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Tonsure (Lat. tondeo, “shave, shear”) is the cutting of the hair as a sign of penitence, grief, or subjection. It occurs both before Christianity and outside it. Monks (Monasticism) are characterized by tonsure, as were secular priests3) and other clergy. The ceremony of tonsure became part of admission to the clergy under Gregory the Great (590–604; Clergy and Laity). During the High Middle Ages the different styles of tonsure for monks and clergy became interchangeable.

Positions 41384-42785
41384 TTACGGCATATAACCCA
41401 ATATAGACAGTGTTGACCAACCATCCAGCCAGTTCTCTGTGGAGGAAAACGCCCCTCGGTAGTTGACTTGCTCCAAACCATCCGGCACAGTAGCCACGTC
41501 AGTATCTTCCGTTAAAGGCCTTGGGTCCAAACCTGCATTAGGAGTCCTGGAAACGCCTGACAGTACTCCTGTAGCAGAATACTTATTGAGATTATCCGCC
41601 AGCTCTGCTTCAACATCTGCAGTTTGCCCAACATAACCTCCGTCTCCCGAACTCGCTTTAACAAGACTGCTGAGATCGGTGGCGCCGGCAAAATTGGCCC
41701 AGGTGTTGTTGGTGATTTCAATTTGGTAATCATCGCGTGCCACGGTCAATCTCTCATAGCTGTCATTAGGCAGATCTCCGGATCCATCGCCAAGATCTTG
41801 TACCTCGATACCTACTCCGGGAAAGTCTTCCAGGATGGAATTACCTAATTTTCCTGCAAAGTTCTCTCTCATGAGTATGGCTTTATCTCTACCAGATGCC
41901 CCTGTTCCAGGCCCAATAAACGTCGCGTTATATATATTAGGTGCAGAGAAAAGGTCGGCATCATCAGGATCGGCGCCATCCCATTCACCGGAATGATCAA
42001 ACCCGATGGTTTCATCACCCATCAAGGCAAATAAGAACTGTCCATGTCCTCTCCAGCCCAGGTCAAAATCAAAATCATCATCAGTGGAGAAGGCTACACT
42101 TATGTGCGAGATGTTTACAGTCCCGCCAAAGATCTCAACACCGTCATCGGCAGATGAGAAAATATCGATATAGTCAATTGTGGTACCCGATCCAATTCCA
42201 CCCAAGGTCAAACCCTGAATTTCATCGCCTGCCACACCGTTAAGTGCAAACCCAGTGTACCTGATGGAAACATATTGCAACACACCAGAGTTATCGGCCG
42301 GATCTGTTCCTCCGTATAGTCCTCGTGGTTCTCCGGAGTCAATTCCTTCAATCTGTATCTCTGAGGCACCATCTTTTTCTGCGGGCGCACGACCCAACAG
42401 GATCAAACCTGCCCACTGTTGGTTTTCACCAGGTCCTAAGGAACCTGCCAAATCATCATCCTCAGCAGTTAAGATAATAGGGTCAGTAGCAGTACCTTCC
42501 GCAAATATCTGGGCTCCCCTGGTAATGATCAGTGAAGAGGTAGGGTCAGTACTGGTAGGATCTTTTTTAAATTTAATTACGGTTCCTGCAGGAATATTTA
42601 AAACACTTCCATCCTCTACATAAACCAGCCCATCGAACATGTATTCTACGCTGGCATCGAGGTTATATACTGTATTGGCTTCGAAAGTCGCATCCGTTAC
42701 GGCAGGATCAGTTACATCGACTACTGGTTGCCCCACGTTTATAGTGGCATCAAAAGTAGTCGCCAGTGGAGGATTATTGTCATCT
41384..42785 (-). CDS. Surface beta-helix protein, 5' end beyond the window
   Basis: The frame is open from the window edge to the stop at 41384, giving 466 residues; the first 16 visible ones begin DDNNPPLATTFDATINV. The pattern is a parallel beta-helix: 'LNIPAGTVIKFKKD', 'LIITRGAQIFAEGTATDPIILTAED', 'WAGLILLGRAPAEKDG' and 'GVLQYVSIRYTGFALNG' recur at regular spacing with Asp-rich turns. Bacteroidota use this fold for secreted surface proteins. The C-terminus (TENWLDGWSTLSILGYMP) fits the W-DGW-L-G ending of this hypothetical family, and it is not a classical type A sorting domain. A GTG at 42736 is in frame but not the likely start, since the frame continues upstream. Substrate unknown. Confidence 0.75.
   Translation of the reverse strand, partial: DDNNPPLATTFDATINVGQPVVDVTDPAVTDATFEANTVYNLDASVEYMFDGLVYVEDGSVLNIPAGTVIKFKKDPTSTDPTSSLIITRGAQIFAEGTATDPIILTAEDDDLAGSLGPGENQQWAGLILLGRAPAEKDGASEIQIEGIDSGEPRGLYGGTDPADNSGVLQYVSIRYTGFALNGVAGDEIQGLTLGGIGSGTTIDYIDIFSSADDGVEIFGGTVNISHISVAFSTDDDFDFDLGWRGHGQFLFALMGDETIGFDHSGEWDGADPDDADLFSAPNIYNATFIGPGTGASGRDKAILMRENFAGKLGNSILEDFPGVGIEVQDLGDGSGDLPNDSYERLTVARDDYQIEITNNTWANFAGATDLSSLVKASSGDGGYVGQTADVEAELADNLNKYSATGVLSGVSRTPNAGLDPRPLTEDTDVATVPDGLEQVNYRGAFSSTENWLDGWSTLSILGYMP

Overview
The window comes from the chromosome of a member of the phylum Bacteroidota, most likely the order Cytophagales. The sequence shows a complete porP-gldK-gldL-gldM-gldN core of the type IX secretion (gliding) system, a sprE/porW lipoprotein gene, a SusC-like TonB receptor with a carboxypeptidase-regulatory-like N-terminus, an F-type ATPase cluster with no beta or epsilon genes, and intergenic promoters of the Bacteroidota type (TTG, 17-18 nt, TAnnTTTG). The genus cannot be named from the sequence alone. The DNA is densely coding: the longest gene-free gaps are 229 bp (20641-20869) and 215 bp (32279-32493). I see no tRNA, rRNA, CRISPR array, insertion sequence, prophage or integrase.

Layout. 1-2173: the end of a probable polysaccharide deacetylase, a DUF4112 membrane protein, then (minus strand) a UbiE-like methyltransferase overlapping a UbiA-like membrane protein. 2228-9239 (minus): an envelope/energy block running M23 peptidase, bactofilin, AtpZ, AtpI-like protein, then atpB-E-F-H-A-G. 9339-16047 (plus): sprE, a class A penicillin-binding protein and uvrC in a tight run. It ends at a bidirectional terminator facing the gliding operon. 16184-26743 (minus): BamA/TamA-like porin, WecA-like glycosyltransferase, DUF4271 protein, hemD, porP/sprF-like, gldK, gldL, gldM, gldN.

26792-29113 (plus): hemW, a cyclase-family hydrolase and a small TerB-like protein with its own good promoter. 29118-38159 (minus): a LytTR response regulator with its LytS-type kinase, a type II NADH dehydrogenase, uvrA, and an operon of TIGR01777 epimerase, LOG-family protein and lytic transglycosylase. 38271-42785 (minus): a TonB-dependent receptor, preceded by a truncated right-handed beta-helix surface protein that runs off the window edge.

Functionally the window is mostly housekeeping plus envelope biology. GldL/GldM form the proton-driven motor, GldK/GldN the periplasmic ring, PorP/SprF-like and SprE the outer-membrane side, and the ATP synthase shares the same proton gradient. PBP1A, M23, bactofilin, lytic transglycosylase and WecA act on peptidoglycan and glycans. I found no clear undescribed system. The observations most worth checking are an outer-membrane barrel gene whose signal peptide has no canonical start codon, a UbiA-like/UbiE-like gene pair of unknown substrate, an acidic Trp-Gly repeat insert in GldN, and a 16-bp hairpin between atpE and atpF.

In the Roman Catholic Church candidates for the clergy (bishops, priests, deacons) no longer have to…

Cite this page
Schnitker, Thaddeus A., “Tonsure”, in: Encyclopedia of Christianity Online. Consulted online on 27 January 2022 <http://dx.doi.org/10.1163/2211-2685_eco_T.62>
First published online: 2011
First print edition: ISBN: 9789004169678, 20080512

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